Burkina Faso's military has promised to hand power to a "consensus" leader following the popular uprising that toppled Blaise Compaore, as African nations gave the regime two weeks to return to civilian rule.
The army has stepped into a power vacuum left by Compaore, who was forced to resign last week in the wake of violent demonstrations over attempts to extend his 27-year-rule.
The Burkina military has named Lieutenant Colonel Isaac Zida as interim head of state, sparking angry protests and prompting threats of sanctions from the international community.
Zida has claimed that "power does not interest us" and pledged to install a unity government with a "broad consensus".
But the African Union kept the pressure on, setting a 14-day deadline at a crisis meeting in Ethiopian capital Addis Ababa for Burkina's military to give up power.
"After that period we are going to apply sanctions," said Simeon Oyono Esono, head of the AU's Peace and Security Council.
"The African Union is convinced that the change has been against democracy."
Washington said it was still "gathering facts" on the situation but could yet withdraw its USD 14 million annual aid package to Burkina Faso.
Former colonial power France said yesterday it hoped for an announcement on the return of civilian rule "in the coming hours".
For elections to be held, "it must be a civilian power that does it", said French President Francois Hollande on the sidelines of a visit to Quebec.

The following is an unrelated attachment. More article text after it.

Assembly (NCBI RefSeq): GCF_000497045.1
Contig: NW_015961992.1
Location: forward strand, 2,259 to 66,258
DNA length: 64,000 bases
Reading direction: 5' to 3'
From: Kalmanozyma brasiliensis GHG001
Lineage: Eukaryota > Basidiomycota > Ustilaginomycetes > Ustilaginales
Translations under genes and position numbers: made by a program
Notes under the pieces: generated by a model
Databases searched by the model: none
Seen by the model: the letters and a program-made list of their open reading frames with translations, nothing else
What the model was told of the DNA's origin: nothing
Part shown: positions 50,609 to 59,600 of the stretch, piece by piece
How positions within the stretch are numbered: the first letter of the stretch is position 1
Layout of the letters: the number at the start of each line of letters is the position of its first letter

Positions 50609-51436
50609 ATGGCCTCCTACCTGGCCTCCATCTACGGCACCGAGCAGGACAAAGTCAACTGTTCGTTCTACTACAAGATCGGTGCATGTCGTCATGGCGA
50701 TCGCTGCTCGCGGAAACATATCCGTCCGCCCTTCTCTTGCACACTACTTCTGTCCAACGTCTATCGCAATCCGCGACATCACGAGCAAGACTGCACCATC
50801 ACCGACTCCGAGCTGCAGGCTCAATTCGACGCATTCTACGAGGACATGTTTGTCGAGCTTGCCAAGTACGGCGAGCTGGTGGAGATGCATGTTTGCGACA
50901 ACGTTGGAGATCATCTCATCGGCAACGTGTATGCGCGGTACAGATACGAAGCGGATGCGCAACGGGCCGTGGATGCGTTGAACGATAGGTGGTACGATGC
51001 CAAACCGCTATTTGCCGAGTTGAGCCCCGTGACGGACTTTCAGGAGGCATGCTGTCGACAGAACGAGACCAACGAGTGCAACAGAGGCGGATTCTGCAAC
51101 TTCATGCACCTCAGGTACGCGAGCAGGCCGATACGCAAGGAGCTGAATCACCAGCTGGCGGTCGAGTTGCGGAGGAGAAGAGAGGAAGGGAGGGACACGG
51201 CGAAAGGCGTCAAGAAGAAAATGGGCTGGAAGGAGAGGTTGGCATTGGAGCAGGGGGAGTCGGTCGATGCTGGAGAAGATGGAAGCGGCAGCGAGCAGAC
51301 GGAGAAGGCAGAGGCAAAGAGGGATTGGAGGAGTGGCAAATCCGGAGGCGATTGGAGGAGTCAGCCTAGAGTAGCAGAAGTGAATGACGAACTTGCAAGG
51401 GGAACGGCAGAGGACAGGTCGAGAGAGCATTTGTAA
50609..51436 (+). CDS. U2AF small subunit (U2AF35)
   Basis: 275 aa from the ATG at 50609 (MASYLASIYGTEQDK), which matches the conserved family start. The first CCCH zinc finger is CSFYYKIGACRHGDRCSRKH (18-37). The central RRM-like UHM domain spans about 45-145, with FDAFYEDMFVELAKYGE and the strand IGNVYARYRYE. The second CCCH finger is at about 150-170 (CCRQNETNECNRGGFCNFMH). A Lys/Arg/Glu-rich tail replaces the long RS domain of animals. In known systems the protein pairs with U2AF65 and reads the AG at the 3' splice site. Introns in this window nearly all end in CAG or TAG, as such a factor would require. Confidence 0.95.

Hollande also said France had been in direct contact with Compaore prior to his ouster last week.
"I made a statement on Friday asking Blaise Compaore to make the right decision, that is to leave," said Hollande, adding that France had intervened to ensure he escaped "without drama" although its personnel did not directly participate.
Compaore and his wife have taken refuge in neighbouring Ivory Coast where they are being put up in a luxury government mansion in the capital Yamoussoukro.
Zida promised the new government would be "headed by a person appointed by the consensus of all actors in public life", as he addressed diplomats at the foreign office.
He gave no timetable for the transition but said he wanted a new regime in place within the "shortest possible" period.
Following protests against the army takeover on Sunday, life was back to normal yesterday in the capital Ouagadougou, with the largest market ending a six-day shutdown and banks open.